Amy Babich  Candidate for Austin City Council, Place 5

Human Power Party

P.O. Box 49084, Austin, TX 78765 * (512) 453-0438 * info {at}

Amy would like to thank the thousands of Austinites who voted for her in the election. While Amy didn't win, her supporters feel she succeeded in increasing the visibility of transportation issues -- issues which affect all of us profoundly.

Position Statements
Details on Transportation Agenda
Interview with Bicycling in Austin Newsletter
Recent letters to the Austin Chronicle
Profile by the Austin Chronicle

The election is on May 6th, 2000
or you can
vote early.
Links to other sites
Early Voting Locations
Austin American-Statesman article about Amy, 2-8-99 (The Statesman charges $5.95 to read this article on their website, and won't allow us to reprint it here.)
Amy appeared on the cover of the October 17, 1997 Austin Chronicle, which carried a feature story about Austin cycling. (The Chronicle lets you read that article for free.)
Reviews of Amy's 1998 novel, "The Age of the Bicycle":
   Review in the Austin Chronicle
Review in MSRRT (Minnesota Library Association Social Responsibilities Round Table)
Bicycling in Austin website

Introducing Amy

Who is Amy Babich? Amy Babich is well-known for her frequent letters on transportation issues appearing in local newspapers, primarily the Austin Chronicle. And if reader response is any indication, the citizens of Austin are indeed concerned about these issues and interested in what Amy has to say about them. The Austin American-Statesman even ran a feature story on Amy last year.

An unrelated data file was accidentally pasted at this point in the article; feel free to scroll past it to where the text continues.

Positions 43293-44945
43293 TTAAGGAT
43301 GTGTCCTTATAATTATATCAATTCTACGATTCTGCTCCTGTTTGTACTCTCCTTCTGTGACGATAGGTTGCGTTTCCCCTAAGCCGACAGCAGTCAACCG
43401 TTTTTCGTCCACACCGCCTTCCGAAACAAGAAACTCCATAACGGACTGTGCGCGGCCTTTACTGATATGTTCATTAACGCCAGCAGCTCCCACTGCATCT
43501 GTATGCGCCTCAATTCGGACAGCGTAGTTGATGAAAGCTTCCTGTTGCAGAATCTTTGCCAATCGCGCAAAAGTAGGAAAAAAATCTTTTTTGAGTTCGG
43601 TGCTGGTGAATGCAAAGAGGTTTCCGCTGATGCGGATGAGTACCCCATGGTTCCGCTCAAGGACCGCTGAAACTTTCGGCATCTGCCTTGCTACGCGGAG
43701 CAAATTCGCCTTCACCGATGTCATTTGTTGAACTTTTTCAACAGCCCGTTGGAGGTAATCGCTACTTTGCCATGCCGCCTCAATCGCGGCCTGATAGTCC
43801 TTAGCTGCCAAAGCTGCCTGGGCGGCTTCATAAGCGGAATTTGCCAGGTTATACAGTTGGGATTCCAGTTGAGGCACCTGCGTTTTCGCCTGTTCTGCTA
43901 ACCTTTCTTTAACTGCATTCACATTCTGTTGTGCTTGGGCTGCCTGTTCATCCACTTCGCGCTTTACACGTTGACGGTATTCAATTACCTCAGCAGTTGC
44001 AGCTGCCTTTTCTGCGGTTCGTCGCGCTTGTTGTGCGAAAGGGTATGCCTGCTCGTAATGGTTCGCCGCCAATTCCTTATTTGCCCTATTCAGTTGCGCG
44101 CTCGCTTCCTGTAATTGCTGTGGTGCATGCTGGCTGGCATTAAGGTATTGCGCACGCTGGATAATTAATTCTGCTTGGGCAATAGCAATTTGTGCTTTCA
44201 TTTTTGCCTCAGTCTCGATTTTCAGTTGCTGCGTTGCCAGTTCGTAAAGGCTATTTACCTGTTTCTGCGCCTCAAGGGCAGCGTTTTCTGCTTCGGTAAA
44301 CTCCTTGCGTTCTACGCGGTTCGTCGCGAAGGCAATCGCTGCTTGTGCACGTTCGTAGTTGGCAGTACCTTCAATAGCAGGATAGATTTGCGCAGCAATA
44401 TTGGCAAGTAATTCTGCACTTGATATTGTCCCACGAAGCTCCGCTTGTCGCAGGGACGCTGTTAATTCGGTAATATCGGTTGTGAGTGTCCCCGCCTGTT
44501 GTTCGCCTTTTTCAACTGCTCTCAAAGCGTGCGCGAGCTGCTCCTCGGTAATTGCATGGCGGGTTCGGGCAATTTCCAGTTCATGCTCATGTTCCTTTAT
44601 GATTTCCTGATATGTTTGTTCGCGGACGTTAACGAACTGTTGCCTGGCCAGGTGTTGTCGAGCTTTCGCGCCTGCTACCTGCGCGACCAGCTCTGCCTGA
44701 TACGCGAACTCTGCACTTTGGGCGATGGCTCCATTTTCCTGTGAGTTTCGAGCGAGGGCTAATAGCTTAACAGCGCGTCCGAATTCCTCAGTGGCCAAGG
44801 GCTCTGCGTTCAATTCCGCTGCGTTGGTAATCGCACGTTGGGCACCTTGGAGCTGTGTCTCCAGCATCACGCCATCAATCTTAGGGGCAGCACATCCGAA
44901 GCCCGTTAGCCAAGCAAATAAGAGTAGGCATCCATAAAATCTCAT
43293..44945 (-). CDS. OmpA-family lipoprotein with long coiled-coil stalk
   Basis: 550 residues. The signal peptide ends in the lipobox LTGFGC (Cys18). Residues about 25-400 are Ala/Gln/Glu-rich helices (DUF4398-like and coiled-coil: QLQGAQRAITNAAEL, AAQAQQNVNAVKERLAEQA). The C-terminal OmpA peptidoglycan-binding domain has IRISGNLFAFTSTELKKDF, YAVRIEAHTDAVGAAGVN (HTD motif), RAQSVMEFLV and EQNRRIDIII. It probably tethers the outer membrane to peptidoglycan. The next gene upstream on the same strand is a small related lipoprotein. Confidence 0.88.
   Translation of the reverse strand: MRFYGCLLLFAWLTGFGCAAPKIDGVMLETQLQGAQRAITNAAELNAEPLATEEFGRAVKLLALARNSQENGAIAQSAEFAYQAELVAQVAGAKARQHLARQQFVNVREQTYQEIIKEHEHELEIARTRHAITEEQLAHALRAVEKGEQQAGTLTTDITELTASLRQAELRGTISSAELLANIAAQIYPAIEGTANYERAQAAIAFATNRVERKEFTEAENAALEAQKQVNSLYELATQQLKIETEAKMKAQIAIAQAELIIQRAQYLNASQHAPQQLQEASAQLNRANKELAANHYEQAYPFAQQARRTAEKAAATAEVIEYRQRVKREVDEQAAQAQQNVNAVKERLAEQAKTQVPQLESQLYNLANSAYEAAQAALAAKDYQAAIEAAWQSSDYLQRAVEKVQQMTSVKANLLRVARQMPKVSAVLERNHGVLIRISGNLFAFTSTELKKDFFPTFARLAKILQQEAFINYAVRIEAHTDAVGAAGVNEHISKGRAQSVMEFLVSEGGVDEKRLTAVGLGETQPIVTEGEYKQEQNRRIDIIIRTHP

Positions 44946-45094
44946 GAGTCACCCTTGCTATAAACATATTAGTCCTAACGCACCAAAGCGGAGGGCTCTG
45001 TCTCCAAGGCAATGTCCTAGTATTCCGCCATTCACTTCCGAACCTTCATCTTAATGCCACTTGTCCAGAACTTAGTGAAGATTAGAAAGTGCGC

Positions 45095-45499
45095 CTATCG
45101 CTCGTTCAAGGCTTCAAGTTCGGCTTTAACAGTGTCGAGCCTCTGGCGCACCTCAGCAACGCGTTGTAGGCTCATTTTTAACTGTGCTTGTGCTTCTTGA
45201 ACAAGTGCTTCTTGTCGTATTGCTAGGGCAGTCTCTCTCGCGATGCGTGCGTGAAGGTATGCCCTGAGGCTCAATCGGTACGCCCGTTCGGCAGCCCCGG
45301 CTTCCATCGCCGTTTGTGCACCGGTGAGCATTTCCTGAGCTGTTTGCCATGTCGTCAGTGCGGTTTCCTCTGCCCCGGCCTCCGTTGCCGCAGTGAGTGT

Last Year's Election. Amy tried to run for City Council last year, but the City threw out her filing petition because some of her supporters failed to include the word "Austin" when writing their address (even though the petition was for an Austin election, and even though the supporters included their street address and zip code).

The other candidates for Place 5 are:

Biography. Amy, 47, has a Ph.D in mathematics and a Masters Degree in classics, and has taught math at the University of Texas at Austin and Austin Community College. She has lived car-free in Austin since 1976, and has also lived car-free in Philadelphia, PA, Santa Barbara, CA, Riverside, CA, and Zagreb, Croatia. She is the author of two novels, After Math and The Age of the Bicycle (published under the pseudonym Miriam Webster). She currently works for the Texas State Library and runs a home-based business selling recumbent bicycles with her husband, Mike Librik. (See the Easy Street Recumbents website.)

Website hosted by Michael Bluejay, who supports Amy's campaign but is otherwise uninvolved with it.